Appellant also alleges that the State failed to present sufficient evidence of scienter to support the verdict. As appellant correctly notes, before an individual can be convicted of distributing obscene material he must have knowledge of the contents of the material. Hamling v. United States, (1974) 418 U.S. 87, 119-24, 94 S. Ct. 2887, 2908-11, 41 L. Ed. 2d 590; Hagood v. State, (1979) Ind. App., 395 N.E.2d 315, 318; Ind. Code § 35-30-10.1-2 (Supp. 1981). It is generally accepted that scienter can be proved by circumstantial evidence. Hagood. Taking the facts most favorable to the verdict, it is clear that the jury could reasonably infer that defendant knew what was being sold on the premises. Defendant entered into a lease under the pretense of selling cameras and video equipment. Defendant was seen in the store and money was seen to change hands from the sales clerk to Porter. Further, as the State's Exhibits indicate, the nature of the material sold is readily apparent from the covers of the magazines and tapes in rather graphic detail.

When faced with a sufficiency question, this court will not reweigh the evidence. Adcock v. State, (1981) Ind. App., 421 N.E.2d 723, 725, trans. denied. Rather, we will look only to evidence favorable to the verdict and any reasonable inferences to be drawn therefrom. Perry v. State, (1980) Ind. App., 401 N.E.2d 792, 794, trans. denied. If the trier of fact could find the existence of each element of the crime beyond a reasonable doubt, the conviction will be affirmed. McGary v. State, (1981) Ind. App., 421 N.E.2d 747, 751. In this case the record leaves no doubt as to the sufficiency of the evidence to sustain the jury's verdict.

Sustained as to two counts, reversed as to another two counts, and remanded for modification of sentence.

NEAL and ROBERTSON, JJ., concur.

NOTES

[1] Indiana Code Section 35-30-10.1-2 (Supp. 1981) provides that

"A person who knowingly or intentionally:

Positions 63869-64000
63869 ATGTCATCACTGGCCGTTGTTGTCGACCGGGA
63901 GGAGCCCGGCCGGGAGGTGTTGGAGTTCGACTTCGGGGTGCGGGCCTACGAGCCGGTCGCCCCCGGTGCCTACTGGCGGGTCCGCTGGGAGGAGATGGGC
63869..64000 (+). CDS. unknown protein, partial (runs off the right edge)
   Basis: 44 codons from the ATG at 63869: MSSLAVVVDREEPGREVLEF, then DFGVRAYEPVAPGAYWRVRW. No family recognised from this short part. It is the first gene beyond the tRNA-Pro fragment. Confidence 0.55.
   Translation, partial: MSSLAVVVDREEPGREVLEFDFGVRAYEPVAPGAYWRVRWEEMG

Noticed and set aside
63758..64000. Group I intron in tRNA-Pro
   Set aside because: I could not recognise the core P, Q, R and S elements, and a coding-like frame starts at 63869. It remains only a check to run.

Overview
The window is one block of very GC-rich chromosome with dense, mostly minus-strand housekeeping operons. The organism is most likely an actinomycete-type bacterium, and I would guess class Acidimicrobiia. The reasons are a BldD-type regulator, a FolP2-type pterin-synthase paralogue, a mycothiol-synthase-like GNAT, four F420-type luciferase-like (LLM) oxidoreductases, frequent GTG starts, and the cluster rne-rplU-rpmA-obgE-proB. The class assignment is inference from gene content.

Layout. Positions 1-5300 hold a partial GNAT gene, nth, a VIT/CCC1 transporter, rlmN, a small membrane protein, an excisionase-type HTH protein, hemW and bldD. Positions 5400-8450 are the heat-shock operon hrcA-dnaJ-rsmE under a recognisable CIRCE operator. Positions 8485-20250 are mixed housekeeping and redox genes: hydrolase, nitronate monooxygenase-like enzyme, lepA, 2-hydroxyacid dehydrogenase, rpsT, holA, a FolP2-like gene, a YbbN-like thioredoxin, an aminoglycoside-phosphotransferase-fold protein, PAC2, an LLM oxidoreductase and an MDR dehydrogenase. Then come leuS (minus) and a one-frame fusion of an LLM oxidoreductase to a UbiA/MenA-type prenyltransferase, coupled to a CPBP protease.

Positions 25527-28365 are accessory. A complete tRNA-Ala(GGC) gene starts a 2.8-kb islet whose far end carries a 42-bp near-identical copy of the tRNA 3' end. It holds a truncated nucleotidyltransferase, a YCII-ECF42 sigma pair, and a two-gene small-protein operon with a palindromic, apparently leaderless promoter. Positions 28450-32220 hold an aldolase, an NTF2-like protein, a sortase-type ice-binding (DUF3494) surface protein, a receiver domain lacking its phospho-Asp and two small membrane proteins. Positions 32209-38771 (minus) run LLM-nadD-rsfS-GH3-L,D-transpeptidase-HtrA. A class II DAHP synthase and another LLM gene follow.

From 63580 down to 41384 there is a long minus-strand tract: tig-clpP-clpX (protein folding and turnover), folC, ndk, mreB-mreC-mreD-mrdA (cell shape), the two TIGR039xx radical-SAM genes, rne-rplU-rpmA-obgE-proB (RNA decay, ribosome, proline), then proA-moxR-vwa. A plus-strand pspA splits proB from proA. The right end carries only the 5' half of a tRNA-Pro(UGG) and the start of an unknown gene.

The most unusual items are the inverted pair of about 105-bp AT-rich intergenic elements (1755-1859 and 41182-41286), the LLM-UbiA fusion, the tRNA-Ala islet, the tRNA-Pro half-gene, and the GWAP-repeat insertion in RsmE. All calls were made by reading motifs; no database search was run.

(1) sends or brings into Indiana obscene matter for sale or distribution; or

(2) offers to distribute, distributes, or exhibits to another person obscene matter;

commits a Class A misdemeanor. However, the offense is a Class D felony if the obscene matter depicts or describes sexual conduct involving any person who is or appears to be under sixteen (16) years of age. (Formerly: Acts 1975, P.L. 341, SEC. 1). As amended by Acts 1977, P.L. 335, SEC. 17; Acts 1978, P.L. 148, SEC. 2."

[2] Indiana Code Section 35-30-10.1-1 (Supp. 1981) provides that

"As used in this chapter:

(a) `Matter' means (i) any book, magazine, newspaper, or other printed or written material; (ii) any picture, drawing, photograph, motion picture, or other pictorial representation; (iii) any statute or other figure; (iv) any recording, transcription, or mechanical, chemical, or electrical reproduction; or (v) any other articles, equipment, machines, or materials.

(b) `Performance' means any play, motion picture, dance, or other exhibition or presentation, whether pictured, animated, or live, performed before an audience of one (1) or more persons.

(c) A matter or performance is `obscene' if:

(1) the average person, applying contemporary community standards, finds that the dominant theme of the matter or performance, taken as a whole, appeals to the prurient interest in sex;

(2) the matter or performance depicts or describes, in a patently offensive way, sexual conduct; and

(3) the matter or performance, taken as a whole, lacks serious literary, artistic, political, or scientific value.

(d) `Sexual conduct' means (i) sexual intercourse or deviate sexual conduct; (ii) exhibition of the uncovered genitals in the context of masturbation or other sexual activity; (iii) exhibition of the uncovered genitals of a person under sixteen (16) years of age; (iv) sado-masochistic abuse; or (v) sexual intercourse or deviate sexual conduct with an animal.

(e) `Sado-masochistic abuse' means flagellation or torture by or upon a person as an act of sexual stimulation or gratification.

(g) `Distribute' means to transfer possession for a consideration.

(i) `Owner' means any person who owns or has legal right to possession of any matter."

[3] See footnote 2 supra.

[4] See Ind. Code § 35-41-1-2 (Supp. 1981) defining deviate sexual conduct as "an act of sexual gratification involving a sex organ of one person and the mouth or anus of another person." This section also defines sexual intercourse as "an act that includes any penetration of the female sex organ by the male sex organ." Appellant's argument that sexual intercourse may include a man and woman hugging, Appellant's Brief at 10, is not well taken.

[5] See footnote 2 supra.

[6] We note that while discussing fully the improper remarks of the prosecutor, the appellant failed completely, both in the statement of facts and in the argument, to note that appellant's objection was sustained and the court on its own motion admonished the jury to disregard the prosecutor's remarks. While we prefer to believe that this is the result of neglect, rather than intent, we must caution counsel that such actions are unethical and not generally befitting of an officer of the court.